David: You thought you had protected your assets, but you found out maybe you hadn’t.

Rob: Yes. Yeah. Yeah. Brian talks a lot about, well, A, trusts and how he relates it to Baskin-Robbins. There’s 29 flavors. There’s a lot of different types of trusts out there, common misconceptions about LLCs. He talks about protecting yourself and your assets, how it’s like layering up with clothes and how each layer of clothing gets a new layer of protection on your business.

David: Yeah. I think we also got into some of the very common misconceptions when it comes to different corporations or levels of asset protection where people think they’re safe where they’re really not. So make sure that you pay attention to what the first word means in an LLC and how that describes what you can expect from that company. We talk about what piercing the corporate veil really means. We talk about the safest way to protect some of your assets and when that might be necessary. Then also as a bonus, we got into how some of these structures can protect you in one sense, but can also build your wealth in another. So there’s a dual side to all of this. You’ve got the tax strategy side where you have to claim your income within these structures and you can benefit or you can maximize your tax benefits, and then that’s the offensive side, how you’re going to make more money. Then you’ve got the defensive side, which focuses on how you prevent people from taking it away from you. Now, this is probably the most commonly asked question in Robinized world is everyone would come to us and say, “Should I buy an LLC or should I buy in my own name?” So we wanted to bring you a show just like this with an actual attorney to go deep into how to know how you should start and where to go. Anything else you think that they should keep an eye out for, Rob?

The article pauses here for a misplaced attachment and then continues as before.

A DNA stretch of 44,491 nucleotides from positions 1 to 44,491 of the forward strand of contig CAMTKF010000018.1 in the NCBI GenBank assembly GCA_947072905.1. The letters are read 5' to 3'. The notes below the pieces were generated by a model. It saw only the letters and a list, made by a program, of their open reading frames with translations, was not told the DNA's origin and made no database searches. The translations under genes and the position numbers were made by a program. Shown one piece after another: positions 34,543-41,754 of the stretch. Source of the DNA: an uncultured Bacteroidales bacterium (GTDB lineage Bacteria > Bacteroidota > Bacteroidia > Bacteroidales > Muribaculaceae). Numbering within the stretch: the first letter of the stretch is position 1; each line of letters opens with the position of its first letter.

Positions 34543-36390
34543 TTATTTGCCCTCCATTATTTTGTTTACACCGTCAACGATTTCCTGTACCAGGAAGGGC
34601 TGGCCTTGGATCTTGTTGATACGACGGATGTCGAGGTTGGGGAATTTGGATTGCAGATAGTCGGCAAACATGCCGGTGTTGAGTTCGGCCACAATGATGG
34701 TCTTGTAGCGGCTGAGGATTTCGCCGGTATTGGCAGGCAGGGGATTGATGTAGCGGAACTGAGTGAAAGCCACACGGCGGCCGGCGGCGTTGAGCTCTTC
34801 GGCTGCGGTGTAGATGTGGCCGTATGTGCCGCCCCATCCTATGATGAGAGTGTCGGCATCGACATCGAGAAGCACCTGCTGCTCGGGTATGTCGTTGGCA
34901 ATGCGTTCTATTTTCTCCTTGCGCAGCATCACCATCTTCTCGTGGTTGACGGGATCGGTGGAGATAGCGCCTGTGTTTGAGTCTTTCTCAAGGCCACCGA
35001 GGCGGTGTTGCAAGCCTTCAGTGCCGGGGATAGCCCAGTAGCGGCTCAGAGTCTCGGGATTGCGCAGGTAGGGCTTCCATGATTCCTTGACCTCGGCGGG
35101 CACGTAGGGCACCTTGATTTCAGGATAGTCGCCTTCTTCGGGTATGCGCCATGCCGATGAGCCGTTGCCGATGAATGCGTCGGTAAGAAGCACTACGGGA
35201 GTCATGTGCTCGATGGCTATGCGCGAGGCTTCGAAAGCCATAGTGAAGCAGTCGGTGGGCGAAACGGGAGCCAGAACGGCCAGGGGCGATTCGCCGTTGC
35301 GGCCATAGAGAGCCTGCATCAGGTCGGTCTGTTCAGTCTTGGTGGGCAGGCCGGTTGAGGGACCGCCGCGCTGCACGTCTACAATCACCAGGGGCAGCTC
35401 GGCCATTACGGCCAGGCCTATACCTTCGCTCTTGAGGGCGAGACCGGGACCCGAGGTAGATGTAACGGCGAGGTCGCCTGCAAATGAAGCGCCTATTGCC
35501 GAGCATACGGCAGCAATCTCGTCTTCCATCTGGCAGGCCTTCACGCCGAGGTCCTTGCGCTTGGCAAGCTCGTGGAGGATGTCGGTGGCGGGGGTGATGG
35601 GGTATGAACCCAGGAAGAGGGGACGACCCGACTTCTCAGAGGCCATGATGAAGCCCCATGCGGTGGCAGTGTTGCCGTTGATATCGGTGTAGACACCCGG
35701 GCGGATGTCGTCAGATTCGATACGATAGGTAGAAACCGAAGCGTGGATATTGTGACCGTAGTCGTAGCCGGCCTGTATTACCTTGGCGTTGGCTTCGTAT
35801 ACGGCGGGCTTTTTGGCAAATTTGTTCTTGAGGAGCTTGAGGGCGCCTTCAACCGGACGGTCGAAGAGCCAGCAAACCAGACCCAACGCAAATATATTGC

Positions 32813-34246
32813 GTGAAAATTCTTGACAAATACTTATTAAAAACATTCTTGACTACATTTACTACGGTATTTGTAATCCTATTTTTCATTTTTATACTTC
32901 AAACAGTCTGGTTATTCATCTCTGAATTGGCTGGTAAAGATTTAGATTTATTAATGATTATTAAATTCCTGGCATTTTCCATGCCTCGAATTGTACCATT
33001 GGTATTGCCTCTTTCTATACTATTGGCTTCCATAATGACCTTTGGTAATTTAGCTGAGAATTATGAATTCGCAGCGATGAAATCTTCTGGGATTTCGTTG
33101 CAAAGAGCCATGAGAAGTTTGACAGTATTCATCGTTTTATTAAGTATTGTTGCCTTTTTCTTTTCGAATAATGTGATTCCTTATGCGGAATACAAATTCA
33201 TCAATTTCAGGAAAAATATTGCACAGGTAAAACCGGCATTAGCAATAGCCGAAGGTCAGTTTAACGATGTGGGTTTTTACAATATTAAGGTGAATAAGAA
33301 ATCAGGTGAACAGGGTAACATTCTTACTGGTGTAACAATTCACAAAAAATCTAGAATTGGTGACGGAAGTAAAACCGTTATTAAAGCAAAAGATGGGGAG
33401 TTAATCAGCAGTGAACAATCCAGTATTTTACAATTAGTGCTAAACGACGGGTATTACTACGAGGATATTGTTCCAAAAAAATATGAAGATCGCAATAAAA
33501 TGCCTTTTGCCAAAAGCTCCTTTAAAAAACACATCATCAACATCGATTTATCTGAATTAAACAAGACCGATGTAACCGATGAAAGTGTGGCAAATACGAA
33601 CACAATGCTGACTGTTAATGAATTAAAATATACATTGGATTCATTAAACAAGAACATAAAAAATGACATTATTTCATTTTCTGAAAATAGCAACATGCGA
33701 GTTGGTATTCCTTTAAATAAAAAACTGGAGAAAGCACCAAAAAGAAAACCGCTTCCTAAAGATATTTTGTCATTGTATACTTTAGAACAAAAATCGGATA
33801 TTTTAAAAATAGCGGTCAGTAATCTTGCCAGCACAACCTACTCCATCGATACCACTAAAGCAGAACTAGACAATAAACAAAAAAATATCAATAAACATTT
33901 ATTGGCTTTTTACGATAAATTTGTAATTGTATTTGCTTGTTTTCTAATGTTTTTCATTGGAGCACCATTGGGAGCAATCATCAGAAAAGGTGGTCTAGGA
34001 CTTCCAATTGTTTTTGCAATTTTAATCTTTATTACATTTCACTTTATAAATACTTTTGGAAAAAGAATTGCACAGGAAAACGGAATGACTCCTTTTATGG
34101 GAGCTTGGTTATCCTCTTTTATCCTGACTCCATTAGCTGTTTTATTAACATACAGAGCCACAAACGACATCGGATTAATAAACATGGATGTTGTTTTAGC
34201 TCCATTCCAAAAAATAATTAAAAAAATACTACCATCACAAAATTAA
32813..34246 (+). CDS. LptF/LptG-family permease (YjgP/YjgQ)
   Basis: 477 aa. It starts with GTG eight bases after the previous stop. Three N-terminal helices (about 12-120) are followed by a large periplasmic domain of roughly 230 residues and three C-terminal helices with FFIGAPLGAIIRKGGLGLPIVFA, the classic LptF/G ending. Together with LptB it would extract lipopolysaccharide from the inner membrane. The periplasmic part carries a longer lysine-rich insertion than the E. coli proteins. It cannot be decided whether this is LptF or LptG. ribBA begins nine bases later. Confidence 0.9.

Rob: No, man. This is really great. I’m really excited to have this because people always ask me about legal questions and I’m always just sweating profusely because I’m like, “I’m not an attorney. You can’t sue me.” So this episode I’m going to be like, “Here you go. Just listen to this. This will answer most of your legal of questions and it’s free.”

David: So here’s a good question. What type of things should people reach out to you to ask about?

Rob: If they want to invest or if they want to learn how to start an Airbnb or if they have questions about running an Airbnb business, anything in that capacity, but when it comes to taxes and legal liability, no, thank you. That’s not me. That’s not my jam.

David: That does make you nervous. People should reach out to me if they want to know about financing real estate, having an agent to help them to get it, if they’re looking to invest their money with somebody or if they want to be connected to the people I have in my world that do provide these services. So here’s just a good note. Please don’t ask us for legal advice, but you can ask us for the people that we use to get our legal advice. We would sweat a lot less if that was the case, and then I would be drinking less water from doing less sweating. All right. Before we move on to the show, let’s get to today’s quick tip. It’s so nice that I don’t have to do that high pitch quick tip that Brandon was always trying to do, and it was so hard to get my-

Rob: Quick tip.